Words and Images by Amber Bremner
Sushi hand rolls (or temaki sushi) are basically a rolled cone of seaweed, wrapped around rice and fillings. Once the rice is made they’re very quick and easy to make (much less faff then making traditional sushi rolls at home), child friendly and a bit of fun. We serve the components family style and everyone builds their own, to suit their appetite. Slices of perfectly ripe avocado, chopped peanuts and a little sliced spring onion is a favourite filling, and I like to add a squirt of Kewpie mayo, sriracha, or both. Thinly sliced vegetables, sprouts or marinated tofu or tempeh strips are also excellent filling options.

1½ cups sushi rice

2 tbsp rice vinegar

1 tbsp sugar

½ tsp salt

1 tbsp sesame seeds

1 pack of nori sheets

1–2 avocados (depending on size), peeled and sliced

½ cup roasted peanuts, roughly chopped

1–2 spring onions, thinly sliced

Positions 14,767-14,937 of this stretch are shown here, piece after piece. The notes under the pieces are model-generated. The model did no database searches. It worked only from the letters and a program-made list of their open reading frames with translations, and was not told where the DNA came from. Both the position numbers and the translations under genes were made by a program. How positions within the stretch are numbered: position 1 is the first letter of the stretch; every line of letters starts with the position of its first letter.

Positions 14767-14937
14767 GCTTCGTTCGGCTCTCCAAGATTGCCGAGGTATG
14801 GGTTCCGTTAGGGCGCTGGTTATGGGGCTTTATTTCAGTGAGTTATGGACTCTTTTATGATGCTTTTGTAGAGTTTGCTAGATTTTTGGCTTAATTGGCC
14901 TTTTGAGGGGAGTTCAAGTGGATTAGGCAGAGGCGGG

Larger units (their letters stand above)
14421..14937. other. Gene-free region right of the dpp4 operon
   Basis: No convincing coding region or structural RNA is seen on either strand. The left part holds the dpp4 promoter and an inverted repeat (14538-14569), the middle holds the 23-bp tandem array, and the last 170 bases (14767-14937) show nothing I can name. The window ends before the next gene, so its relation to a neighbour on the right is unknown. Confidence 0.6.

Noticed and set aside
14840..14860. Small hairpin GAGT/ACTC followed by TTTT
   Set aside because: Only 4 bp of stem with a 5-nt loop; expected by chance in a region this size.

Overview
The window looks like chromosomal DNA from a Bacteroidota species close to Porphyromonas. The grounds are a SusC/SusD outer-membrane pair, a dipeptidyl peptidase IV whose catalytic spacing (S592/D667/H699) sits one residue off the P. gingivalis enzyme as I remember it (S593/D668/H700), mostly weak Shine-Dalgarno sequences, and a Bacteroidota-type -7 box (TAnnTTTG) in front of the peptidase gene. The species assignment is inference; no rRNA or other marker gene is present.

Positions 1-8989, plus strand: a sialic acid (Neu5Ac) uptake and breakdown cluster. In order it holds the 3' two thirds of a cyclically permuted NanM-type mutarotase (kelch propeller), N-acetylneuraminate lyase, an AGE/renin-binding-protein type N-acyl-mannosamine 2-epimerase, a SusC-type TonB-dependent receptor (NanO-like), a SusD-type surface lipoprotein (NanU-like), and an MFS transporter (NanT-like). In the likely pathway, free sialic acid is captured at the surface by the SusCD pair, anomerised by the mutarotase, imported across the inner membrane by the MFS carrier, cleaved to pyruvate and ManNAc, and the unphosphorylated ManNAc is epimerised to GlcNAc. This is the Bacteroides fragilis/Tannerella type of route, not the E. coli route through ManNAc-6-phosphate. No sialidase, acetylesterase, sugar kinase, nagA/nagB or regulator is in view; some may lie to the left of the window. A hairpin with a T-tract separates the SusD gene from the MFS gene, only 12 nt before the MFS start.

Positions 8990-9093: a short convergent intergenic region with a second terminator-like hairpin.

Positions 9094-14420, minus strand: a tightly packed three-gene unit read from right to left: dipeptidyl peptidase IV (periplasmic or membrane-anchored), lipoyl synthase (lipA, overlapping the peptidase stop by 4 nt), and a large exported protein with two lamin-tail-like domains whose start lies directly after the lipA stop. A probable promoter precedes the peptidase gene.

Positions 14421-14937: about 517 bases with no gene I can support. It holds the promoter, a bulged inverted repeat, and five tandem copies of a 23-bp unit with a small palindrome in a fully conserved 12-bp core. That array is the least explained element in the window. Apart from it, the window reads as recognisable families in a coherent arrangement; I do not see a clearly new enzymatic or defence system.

To serve: Your choice of Kewpie mayonnaise, sriracha chilli sauce, soy sauce

Wash sushi rice well and cook according to packet directions.

While the rice is cooking, combine rice vinegar, sugar and salt in a small dish and stir to combine. Pop it in the microwave for 30 seconds to warm and fully dissolve the sugar and salt. (You can do this in a pot on your stovetop if you prefer).

Toast sesame seeds in a dry frying pan over medium heat, stirring often, until golden brown.

When the rice is cooked let it stand, off the heat, covered, for 15 minutes. Spread rice on a wide tray or baking dish and sprinkle with the vinegar mixture and toasted sesame seeds. Gently stir to combine, using a chopping and turning motion so you don’t mash the rice. Allow to cool before making sushi hand rolls.

When you’re ready to eat, use kitchen scissors to cut nori sheets in half (to form rectangles). Assemble about ¼ cup of sushi rice diagonally on one half of the nori rectangle. Top with peanuts, avocado and spring onion. Add a squirt of sauce, if using. To form into a cone, bring the bottom right corner up towards the top centre, then firmly wrap the left hand side around to form a cone shape. I find it easiest to build the cone with the nori sitting on my hand, rather than on a plate. If you’re stuck, try looking up temaki hand roll technique on YouTube. These are best eaten fresh, while the nori is crisp.

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